That’s my private way of saying that the latest issue of Ideation is off the presses and in the mail. I know this because I received my copy at home already. The on-campus copies also have arrived, and have just been placed in department mailboxes. My mother, who lives out of state, has not received her copy yet. I put my own address on the mailing list so that I can know when the copies are delivered. I send one to my mother as tangible proof that her son has a job, a fact that still causes her a bit of surprise. It’s mailed third-class postage and sometimes my mother’s copy takes a few weeks finding its way to her mailbox.
The “monster” bit comes from a Winston Churchill quote describing the stages of an author’s involvement with a book. It begins with infatuation and progresses through the various stages (pleasant and not-so) of a love affair, ending, Churchill says, when at last you “kill the monster and fling him to the public.”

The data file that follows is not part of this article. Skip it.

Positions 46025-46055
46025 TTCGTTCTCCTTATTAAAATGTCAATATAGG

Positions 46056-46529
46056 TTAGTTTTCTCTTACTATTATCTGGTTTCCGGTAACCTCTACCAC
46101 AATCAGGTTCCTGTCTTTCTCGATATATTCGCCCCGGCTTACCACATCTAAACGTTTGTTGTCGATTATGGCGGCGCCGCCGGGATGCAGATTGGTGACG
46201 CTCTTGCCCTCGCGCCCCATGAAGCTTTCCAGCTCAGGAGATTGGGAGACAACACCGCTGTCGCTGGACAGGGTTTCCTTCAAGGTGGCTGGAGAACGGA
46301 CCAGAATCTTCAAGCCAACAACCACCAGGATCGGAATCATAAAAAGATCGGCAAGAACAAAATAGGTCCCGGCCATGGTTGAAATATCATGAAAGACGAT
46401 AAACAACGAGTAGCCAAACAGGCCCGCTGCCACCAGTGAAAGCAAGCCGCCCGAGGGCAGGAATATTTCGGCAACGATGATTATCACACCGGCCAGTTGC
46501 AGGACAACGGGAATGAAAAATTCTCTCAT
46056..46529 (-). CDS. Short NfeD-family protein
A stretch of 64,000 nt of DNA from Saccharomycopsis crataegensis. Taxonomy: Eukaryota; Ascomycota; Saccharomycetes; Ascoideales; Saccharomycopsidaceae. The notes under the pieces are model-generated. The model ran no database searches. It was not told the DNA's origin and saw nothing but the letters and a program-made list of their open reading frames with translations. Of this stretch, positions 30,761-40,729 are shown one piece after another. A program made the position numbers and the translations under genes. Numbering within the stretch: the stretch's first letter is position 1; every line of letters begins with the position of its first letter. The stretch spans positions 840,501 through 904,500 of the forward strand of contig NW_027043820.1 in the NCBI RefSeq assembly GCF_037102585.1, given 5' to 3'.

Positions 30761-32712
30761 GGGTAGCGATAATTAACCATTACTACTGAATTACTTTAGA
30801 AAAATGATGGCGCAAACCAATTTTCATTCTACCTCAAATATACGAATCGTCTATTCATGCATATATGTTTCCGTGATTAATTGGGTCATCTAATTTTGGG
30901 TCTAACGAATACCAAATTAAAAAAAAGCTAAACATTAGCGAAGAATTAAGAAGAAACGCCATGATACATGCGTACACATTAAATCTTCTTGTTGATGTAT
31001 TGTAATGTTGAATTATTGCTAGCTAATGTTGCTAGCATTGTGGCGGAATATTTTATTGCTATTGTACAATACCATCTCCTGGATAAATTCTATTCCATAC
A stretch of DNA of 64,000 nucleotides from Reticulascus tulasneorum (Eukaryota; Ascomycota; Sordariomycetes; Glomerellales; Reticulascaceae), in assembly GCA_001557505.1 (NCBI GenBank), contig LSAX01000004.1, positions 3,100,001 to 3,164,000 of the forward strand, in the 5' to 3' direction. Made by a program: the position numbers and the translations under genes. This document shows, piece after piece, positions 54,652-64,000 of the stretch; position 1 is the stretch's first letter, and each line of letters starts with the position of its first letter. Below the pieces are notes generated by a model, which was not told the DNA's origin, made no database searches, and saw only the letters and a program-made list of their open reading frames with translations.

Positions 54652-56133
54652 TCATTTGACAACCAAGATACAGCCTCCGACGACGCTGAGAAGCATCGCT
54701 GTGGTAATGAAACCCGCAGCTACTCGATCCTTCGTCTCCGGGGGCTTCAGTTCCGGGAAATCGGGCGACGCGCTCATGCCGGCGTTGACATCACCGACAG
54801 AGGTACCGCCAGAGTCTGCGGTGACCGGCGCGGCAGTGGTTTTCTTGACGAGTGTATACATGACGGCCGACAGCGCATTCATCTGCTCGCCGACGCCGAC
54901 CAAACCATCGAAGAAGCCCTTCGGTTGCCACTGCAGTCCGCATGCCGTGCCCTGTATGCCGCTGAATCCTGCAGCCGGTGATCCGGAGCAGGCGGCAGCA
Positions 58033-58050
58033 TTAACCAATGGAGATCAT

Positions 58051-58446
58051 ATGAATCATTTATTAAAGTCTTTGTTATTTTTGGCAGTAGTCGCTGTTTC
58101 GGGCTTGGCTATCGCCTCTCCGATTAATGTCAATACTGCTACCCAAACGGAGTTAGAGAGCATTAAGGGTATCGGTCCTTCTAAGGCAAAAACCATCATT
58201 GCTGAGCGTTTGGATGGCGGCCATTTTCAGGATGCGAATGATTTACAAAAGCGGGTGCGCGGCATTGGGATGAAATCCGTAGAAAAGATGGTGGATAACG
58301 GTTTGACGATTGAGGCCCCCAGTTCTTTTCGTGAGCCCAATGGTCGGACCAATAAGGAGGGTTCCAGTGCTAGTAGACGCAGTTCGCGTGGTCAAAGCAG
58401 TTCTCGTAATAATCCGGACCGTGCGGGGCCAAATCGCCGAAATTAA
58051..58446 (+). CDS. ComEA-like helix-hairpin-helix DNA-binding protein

With due respect to Churchill, I like my version better. But I can’t utter either a quote or a misquote just yet.
Usually, when I misquote Churchill, I am speaking solely of the print version of Ideation, which is the twice-yearly magazine devoted to research and scholarship at the College of William and Mary. Since Ideation also exists on the web, I can’t fire off the quote (intact or mangled) until all the stories are entered into what is known as a “content management system” and so are available on the web.
Just as all the stories are loaded in and I think it’s safe to butcher Winston Churchill, I get e-mail from Joel Pattison. Joel is a person to whom the aforementioned content management system seems as rational and friendly as it seems hideously baroque and finicky to me. Joel says that I need to link the stories as widgets. (Don’t ask.) I just learned to perform this operation this morning and have to write some summaries, which I can’t get to today.
In the meantime, you can read the Ideation stories. This issue features William and Mary’s new Integrated Science Center. The ISC is being constructed in three phases. Phase 3 is still on the drawing board. Phase 2 is under construction. Phase 1 is open for ideas. I have a general story on the ISC as a work in progress and stories that represent some of the work going on in ISC 1.
It’ll be a day or two before I get this last widgety step done and then I can ceremoniously fire off the misquote, so that the demands of tradition will be satisfied.